What does it mean to have a growth culture?

Now, what does a “growth culture” entail? Instead of putting the focus and pressure on results, a company with growth culture focuses on the journey towards results. Employees are seen as individuals with goals rather than potential for high statistics. In a growth-focused environment, people are supported and empowered with necessary resources, continual learning, and intrinsic motivation sprouting from a true sense of purpose at work. At Blaast, our model is set up to help managers really engage their employees. Blaast is designed so that managers are more involved in goal setting, progress checks, and ultimately performance results with each of their team members. Growth culture, for us here at Blaast, is goal-driven rather than results-driven. 


Why should you strive for a growth culture? 

You may be asking yourself, “if the work isn’t results-driven, why would I want a growth culture?” At Blaast, we’ve hacked the system—we focus on growth and still see the desired results. This isn’t a particularly new concept, though. Higher levels of employee engagement have already shown tremendous performance results in the corporate world. We have a few blog posts about employee engagement featured on our website, you can view them here and here. The gist is this: when employees feel a sense of purpose and belonging at work, when they know that they are valued and that they are contributing to something important within their company, then they will exhibit hard work because they want to, and they will press for success not to meet high-pressure quotas, but rather to develop as working professionals. Though a different motivator, the results are the same, and in some respects even better. Instead of employees struggling to meet minimums due to poor mental health stemming from feeling undervalued and overwhelmed, individuals are happy to be working on each task or project. Instead of companies spending budgeted money on turnover costs, companies can maintain that revenue or use it to reward employees who are going the extra mile. At Blaast, it’s people first, results second, but both showcase success across the board.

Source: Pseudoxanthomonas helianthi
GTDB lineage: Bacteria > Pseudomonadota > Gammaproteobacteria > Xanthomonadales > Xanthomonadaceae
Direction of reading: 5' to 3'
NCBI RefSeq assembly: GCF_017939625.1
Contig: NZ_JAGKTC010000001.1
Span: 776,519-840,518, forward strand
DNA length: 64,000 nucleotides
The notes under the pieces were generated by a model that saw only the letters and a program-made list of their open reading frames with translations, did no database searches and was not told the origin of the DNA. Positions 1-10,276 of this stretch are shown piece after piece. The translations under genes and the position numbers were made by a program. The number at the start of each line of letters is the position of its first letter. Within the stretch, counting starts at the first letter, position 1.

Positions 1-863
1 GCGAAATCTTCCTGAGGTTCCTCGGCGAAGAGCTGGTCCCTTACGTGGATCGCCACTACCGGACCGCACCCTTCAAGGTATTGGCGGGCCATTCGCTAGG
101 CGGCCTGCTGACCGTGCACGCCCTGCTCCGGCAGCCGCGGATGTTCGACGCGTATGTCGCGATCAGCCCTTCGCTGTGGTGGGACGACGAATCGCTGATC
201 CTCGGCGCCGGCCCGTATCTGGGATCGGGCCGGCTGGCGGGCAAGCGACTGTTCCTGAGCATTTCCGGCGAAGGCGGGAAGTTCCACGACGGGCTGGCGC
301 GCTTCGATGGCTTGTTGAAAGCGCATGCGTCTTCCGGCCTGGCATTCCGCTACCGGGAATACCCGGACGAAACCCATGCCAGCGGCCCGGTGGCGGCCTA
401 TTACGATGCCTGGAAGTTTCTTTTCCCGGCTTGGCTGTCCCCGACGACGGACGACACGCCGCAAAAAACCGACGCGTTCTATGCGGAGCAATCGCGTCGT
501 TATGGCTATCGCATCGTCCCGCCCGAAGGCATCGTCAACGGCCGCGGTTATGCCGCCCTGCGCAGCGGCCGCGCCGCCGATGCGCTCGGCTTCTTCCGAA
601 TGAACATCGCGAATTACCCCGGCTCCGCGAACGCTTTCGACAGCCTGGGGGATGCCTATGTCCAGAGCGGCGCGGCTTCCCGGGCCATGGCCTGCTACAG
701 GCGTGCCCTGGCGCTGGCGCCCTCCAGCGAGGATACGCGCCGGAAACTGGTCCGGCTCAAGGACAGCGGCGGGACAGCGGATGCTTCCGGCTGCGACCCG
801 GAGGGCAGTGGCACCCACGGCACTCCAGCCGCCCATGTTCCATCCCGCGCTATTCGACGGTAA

How do you achieve a growth culture?

Now that you understand the benefits of a growth culture, especially relative to a culture centered on high performance, it’s fair to wonder how a culture shift may be possible. Harvard Business Review documents four components that are necessary to build a growth culture.